A Hall Through New Eyes
Skin & Bones

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Introduction

Few museum exhibits in the world can claim to have survived across three centuries or have been gazed upon by tens of millions of visitors. The Bone Hall is one of them, a grand comparative anatomy exhibit that opened the Smithsonian's first museum in 1881.

The design of today's Bone Hall still mirrors the selection and variety of skeletons used in the original exhibit - many of the prized specimens such as the great apes and swordfish are the same specimens that were on display. The exhibit highlights the diversity and unity of every major group of vertebrates, supporting ideas of evolution and common ancestry. It is one of the best study collections found in any museum.

Skin & Bones app screenshot on an Apple iPad Now through the latest mobile technologies you can enjoy a completely different experience while you are in this celebrated, classic hall! Download Skin & Bones on the App Store to start your new adventure.

Download on the Apple App Store




The Skin & Bones App

Visitor holding ipad with Skin and Bones app before swordfish display.

Watch a vampire bat skeleton pull itself off the mount and run away, or an extinct Steller's Sea Cow materialize in the flesh. These are only two of a number of 3D digital experiences available when using the app in the exhibit. This exciting technology is known as Augmented Reality and it superimposes a virtual world onto the physical one. You can also test your natural history skills playing games. Try identifying a bat by its call, like telling a robin apart from a bluebird. Also, there is plenty of high quality video to entertain and transport inquisitive minds to the environments of the animals, explain ideas in ecology, biogeography and evolution, or introduce scientists who work at the Smithsonian.

If traveling to the future was possible, we like to think the 19th century curators of the Bone Hall would approve the use of technology and enjoy the 21st century experience alongside the one they inspired. Skin & Bones requires iOS 7.1 or later. Compatible with iPhone, iPad, and iPod touch. This app is optimized for iPhone 5.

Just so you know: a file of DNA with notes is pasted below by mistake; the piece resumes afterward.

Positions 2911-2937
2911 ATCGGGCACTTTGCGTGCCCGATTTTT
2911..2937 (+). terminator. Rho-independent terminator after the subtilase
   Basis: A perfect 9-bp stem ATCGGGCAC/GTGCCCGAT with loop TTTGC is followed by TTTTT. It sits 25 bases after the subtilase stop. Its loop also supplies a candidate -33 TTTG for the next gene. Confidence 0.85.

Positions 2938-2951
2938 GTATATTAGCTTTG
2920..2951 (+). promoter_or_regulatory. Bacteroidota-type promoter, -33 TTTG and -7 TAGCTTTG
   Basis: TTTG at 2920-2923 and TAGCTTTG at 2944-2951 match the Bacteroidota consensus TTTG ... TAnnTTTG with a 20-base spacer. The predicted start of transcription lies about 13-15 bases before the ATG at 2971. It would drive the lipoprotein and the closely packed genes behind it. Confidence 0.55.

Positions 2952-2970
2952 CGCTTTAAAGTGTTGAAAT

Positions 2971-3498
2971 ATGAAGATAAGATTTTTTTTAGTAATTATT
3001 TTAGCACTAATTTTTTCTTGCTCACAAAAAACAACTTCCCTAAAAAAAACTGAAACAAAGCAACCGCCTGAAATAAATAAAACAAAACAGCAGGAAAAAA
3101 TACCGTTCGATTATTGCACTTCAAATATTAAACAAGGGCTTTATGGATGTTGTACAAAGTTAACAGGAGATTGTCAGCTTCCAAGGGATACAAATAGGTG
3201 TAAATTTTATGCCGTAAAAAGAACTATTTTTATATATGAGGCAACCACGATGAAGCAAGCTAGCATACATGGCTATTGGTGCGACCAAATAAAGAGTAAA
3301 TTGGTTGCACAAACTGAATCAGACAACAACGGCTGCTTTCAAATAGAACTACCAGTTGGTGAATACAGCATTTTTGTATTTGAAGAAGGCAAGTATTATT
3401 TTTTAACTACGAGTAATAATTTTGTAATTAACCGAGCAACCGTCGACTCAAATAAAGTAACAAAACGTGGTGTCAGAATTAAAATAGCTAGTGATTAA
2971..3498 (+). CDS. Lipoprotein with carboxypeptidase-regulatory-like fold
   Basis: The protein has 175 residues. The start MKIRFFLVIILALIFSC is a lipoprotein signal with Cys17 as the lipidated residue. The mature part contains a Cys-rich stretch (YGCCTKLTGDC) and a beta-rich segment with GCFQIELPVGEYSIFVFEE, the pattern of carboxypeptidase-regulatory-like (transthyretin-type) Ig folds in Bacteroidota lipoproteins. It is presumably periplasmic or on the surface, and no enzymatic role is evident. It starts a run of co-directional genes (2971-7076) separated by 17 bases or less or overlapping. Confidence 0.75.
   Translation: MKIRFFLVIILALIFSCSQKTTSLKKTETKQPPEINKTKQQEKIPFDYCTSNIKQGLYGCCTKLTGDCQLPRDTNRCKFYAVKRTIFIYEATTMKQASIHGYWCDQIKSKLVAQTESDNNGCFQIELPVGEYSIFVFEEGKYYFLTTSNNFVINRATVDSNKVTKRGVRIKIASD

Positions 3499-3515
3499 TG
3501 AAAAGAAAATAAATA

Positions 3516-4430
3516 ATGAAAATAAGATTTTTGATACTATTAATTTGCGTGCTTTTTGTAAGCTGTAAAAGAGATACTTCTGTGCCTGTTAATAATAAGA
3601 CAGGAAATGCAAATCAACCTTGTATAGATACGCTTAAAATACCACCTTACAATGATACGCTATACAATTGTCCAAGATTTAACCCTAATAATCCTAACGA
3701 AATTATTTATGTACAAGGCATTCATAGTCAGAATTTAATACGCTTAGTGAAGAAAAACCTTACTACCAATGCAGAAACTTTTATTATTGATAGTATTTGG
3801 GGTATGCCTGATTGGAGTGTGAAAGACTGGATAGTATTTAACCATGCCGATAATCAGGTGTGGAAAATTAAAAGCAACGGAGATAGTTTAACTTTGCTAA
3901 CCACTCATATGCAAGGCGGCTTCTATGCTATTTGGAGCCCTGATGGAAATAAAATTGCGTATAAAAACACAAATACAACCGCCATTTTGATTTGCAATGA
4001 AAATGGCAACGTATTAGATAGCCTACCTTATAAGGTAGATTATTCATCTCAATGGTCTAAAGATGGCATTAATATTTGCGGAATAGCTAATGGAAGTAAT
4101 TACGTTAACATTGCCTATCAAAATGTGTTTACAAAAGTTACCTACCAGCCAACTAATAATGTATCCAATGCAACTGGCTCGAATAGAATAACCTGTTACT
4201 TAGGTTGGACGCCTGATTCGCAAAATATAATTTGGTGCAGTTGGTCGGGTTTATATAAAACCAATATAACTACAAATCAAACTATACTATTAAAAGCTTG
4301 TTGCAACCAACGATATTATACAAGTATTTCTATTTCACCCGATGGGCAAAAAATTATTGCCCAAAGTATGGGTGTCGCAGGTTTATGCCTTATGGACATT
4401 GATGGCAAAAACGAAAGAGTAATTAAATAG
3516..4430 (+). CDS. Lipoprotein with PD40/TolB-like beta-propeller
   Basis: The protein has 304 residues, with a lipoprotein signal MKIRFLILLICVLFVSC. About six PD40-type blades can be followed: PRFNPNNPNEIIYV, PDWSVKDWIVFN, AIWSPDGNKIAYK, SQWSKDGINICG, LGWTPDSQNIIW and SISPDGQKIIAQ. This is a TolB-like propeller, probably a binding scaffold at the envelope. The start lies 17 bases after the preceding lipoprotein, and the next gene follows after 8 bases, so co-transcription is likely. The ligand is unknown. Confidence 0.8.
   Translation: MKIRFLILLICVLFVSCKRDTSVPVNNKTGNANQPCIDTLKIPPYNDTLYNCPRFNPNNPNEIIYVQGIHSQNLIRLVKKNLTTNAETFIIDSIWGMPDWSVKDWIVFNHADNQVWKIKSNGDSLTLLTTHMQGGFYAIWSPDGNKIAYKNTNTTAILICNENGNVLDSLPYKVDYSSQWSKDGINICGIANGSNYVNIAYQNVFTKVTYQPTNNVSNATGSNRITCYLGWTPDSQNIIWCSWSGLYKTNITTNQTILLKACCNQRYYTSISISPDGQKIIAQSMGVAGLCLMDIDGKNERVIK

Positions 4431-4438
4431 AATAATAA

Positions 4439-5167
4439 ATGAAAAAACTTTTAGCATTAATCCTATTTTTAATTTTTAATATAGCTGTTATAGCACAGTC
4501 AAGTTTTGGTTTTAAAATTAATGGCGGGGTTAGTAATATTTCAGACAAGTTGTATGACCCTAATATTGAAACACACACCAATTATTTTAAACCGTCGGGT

Download on the Apple App Store

Can't Visit The Museum?

The best way to fully experience the amazing augmented reality of Skin & Bones is by visiting the museum and using the app within the Bone Hall. However, if you've downloaded and installed the app but can't visit the museum, have no fear. You can still experience Skin & Bones' augmented reality by downloading these triggering images (Acrobat PDF) and viewing them on a computer screen or printing them out. Follow the included directions to experience augmented reality from home!

Promotional Video




Screenshots and Video

The Bone Hall Through Time

Historical photo of bones in display in the U.S. National Museum

The Bone Hall represents the oldest exhibit in the National Museum of Natural History and is one of the oldest within the Smithsonian. The Hall opened in 1881 as part of the US National Museum (USNM), the Smithsonian's first museum. It was originally housed in what is today known as the Arts and Industry Building. Not long after the original museum opened plans were made to build a larger and grander building across the National Mall. The new USNM opened in 1910 and is known today as the National Museum of Natural History. The exhibition on comparative anatomy was moved into this new home and opened in 1911. In the 1960s, the skeletons were once again relocated and installed in the Hall on the second floor where we see them today. The Bone Hall is an important part of Smithsonian history.

Archive Photos

  • Paleontology and Comparative Anatomy exhibit installation, U.S. National Museum. c. 1881. Credit: Smithsonian Institution Archives.
  • Paleontology and Comparative Anatomy exhibit, U.S. National Museum. 1881-1887. Credit: Smithsonian Institution Archives.
  • Paleontology and Comparative Anatomy exhibit, U.S. National Museum. c.1882. Credit: Smithsonian Institution Archives.
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  • Paleontology and Comparative Anatomy exhibit, U.S. National Museum. c. 1900. Credit: Smithsonian Institution Archives.
  • Preparing Gray Whale skeleton for exhibit in the Bone Hall. c.1960.
 Credit: Smithsonian Institution Archives
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